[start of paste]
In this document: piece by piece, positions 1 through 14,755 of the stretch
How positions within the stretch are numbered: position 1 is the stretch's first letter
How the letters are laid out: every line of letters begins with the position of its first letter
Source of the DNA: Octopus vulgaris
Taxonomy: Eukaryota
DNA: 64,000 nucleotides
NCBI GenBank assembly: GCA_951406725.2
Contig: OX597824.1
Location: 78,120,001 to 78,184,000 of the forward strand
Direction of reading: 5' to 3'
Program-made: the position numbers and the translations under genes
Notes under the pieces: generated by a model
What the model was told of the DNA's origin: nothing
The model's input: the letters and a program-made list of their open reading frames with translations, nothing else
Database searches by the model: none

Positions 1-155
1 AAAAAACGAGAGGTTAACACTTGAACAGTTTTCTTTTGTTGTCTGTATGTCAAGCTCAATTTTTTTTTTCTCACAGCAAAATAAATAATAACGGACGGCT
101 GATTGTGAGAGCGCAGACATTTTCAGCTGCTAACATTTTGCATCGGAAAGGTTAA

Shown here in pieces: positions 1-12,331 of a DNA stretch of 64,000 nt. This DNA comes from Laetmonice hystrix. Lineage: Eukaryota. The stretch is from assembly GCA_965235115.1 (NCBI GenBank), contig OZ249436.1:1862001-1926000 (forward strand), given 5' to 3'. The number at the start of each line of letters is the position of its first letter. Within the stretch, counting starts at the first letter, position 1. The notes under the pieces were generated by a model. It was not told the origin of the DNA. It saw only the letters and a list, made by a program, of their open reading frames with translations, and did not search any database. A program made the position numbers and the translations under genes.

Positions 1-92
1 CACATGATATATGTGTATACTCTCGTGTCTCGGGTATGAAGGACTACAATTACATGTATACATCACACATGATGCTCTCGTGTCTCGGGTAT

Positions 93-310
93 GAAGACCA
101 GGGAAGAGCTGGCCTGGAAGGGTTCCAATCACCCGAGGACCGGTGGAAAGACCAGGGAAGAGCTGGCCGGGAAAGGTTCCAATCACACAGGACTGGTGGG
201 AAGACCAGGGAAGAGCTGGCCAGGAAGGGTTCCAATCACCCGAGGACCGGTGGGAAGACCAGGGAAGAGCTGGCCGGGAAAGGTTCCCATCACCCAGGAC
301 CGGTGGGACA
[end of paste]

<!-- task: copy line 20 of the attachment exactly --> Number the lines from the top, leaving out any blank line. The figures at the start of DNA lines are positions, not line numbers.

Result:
Positions 1-92